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Carleton Place Christmas Bird Count 2005

Carleton Place Count: click for detailed statistics  – species seen and their numbers by sector within the count circle.

The 62nd annual Carleton Place Christmas Bird Count took place on Tuesday December 27th 2005. The count area is a circle of 15 miles diameter centered on the bridge over the Mississippi River in Carleton Place and included Almonte, most of Ramsay and Beckwith, some of Drummond and an adjacent part of the City of Ottawa . In the morning the sky was clear with a temperature of -8°C and in the afternoon it was -3°C and cloudy. There was lots of snow on the ground but mild weather beforehand resulted in many streams and the Mississippi River being more open than usual. 39 field observers and 31 feeder operators took part.

The number of species seen was 47, which is above average. The number of birds counted was 7473, which is also above average. The all-time highs are 50 species and 8855 birds. No new species for the count were tallied, but the first American Black Duck since 1995 was found on the Mississippi near the Highway 7 bridge, the second-only Golden Eagle was seen near Ashton, and the second-only Carolina Wren was seen at a feeder in Carleton Place, the first since 1975.

There were also record highs counts of the following species:

Common Goldeneye 64 (previous high 43 in 1991)

Wild Turkey 169 (previous high 72 in 2004)

Barred Owl 2 (tied previous highs)

Black-capped Chickadee 1320 (previous high 1230 in 1994).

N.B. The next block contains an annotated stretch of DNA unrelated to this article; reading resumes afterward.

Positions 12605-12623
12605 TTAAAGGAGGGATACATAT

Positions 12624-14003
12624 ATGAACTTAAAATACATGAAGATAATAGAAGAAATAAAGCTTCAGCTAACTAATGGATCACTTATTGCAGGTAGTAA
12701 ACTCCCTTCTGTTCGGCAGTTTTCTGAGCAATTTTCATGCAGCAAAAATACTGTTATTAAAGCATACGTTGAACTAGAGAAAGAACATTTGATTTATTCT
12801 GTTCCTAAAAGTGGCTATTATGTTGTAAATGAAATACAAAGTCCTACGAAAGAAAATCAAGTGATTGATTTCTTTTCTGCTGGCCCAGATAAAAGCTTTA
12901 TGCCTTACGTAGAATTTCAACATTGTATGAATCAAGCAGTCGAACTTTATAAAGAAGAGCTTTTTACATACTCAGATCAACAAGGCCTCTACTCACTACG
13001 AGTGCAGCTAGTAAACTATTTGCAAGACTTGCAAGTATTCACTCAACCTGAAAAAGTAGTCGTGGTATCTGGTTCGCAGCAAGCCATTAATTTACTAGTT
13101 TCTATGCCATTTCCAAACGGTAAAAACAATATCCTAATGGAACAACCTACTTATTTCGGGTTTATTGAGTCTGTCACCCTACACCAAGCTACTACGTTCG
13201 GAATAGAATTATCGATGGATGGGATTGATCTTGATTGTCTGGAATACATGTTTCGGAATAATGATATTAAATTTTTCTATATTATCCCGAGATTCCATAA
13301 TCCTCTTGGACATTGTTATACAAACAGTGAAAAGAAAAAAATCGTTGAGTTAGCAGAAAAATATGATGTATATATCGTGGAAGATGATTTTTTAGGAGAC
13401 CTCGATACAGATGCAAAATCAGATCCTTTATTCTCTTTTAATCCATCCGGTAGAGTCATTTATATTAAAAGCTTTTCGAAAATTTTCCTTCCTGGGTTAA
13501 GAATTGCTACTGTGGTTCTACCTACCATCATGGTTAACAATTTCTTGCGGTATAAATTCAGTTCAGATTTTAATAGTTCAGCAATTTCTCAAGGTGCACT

The count was organized by Cliff Bennett. At the end of the day the field observers gathered at the 7 West Cafe to see the field results displayed. Georgina Doe organized the feeder counts and Mike Jaques compiled the final results. The Mississippi Valley Field Naturalists sponsored the count.Team leaders in the field were Iain Wilkes, Mike Jaques of Carleton Place, Tine Kuiper, Lynda Bennett, of Ramsay; Brenda Carter, Merrickville, Al Potvin, Allan Goddard, Pip Winters, Almonte, Don Brown, Kanata, Arnie Simpson, Beckwith.

A list of all species seen and their numbers follows:

Canada Goose 14

American Black Duck 1

Mallard 5

Common Goldeneye 64

Common Merganser 5

Bald Eagle 1

Sharp-shinned Hawk 1

Northern Goshawk 1

Red-tailed Hawk 2

Rough-legged Hawk 2

Golden Eagle 1

Ruffed Grouse 3

Wild Turkey 169

Rock Pigeon 891

Mourning Dove 233

Barred Owl 2

Downy Woodpecker 77

Hairy Woodpecker 81

Pileated Woodpecker 4

Northern Shrike 6

Blue Jay 447

American Crow 390

Common Raven 11

Horned Lark 7

Black-capped Chickadee 1320

Red-breasted Nuthatch 12

White-breasted Nuthatch 116